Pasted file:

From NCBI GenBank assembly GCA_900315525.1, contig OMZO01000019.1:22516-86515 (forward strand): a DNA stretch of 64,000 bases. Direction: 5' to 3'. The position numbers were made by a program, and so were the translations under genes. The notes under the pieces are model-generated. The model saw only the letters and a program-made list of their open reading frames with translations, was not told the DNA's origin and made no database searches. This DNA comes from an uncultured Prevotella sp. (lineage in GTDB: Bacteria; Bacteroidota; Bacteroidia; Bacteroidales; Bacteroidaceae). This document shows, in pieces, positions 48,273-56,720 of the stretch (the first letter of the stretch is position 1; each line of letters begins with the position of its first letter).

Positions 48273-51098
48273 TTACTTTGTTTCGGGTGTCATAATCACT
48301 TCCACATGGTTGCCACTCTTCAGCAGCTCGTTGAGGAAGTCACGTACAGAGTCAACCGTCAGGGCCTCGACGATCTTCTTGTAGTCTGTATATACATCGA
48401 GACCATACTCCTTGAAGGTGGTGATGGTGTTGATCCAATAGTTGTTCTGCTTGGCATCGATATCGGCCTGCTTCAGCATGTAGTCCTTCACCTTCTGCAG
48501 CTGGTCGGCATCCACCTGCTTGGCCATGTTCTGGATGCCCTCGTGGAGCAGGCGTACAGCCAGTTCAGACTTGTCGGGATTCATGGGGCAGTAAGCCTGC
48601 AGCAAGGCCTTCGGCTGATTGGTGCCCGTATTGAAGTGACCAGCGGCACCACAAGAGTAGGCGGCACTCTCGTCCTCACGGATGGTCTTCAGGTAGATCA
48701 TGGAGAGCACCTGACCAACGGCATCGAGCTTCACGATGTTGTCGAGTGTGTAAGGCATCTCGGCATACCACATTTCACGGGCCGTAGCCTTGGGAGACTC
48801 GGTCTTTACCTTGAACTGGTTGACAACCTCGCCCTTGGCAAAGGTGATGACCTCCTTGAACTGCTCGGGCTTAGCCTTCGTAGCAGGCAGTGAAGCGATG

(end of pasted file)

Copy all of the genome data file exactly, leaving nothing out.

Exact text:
From NCBI GenBank assembly GCA_900315525.1, contig OMZO01000019.1:22516-86515 (forward strand): a DNA stretch of 64,000 bases. Direction: 5' to 3'. The position numbers were made by a program, and so were the translations under genes. The notes under the pieces are model-generated. The model saw only the letters and a program-made list of their open reading frames with translations, was not told the DNA's origin and made no database searches. This DNA comes from an uncultured Prevotella sp. (lineage in GTDB: Bacteria; Bacteroidota; Bacteroidia; Bacteroidales; Bacteroidaceae). This document shows, in pieces, positions 48,273-56,720 of the stretch (the first letter of the stretch is position 1; each line of letters begins with the position of its first letter).

Positions 48273-51098
48273 TTACTTTGTTTCGGGTGTCATAATCACT
48301 TCCACATGGTTGCCACTCTTCAGCAGCTCGTTGAGGAAGTCACGTACAGAGTCAACCGTCAGGGCCTCGACGATCTTCTTGTAGTCTGTATATACATCGA
48401 GACCATACTCCTTGAAGGTGGTGATGGTGTTGATCCAATAGTTGTTCTGCTTGGCATCGATATCGGCCTGCTTCAGCATGTAGTCCTTCACCTTCTGCAG
48501 CTGGTCGGCATCCACCTGCTTGGCCATGTTCTGGATGCCCTCGTGGAGCAGGCGTACAGCCAGTTCAGACTTGTCGGGATTCATGGGGCAGTAAGCCTGC
48601 AGCAAGGCCTTCGGCTGATTGGTGCCCGTATTGAAGTGACCAGCGGCACCACAAGAGTAGGCGGCACTCTCGTCCTCACGGATGGTCTTCAGGTAGATCA
48701 TGGAGAGCACCTGACCAACGGCATCGAGCTTCACGATGTTGTCGAGTGTGTAAGGCATCTCGGCATACCACATTTCACGGGCCGTAGCCTTGGGAGACTC
48801 GGTCTTTACCTTGAACTGGTTGACAACCTCGCCCTTGGCAAAGGTGATGACCTCCTTGAACTGCTCGGGCTTAGCCTTCGTAGCAGGCAGTGAAGCGATG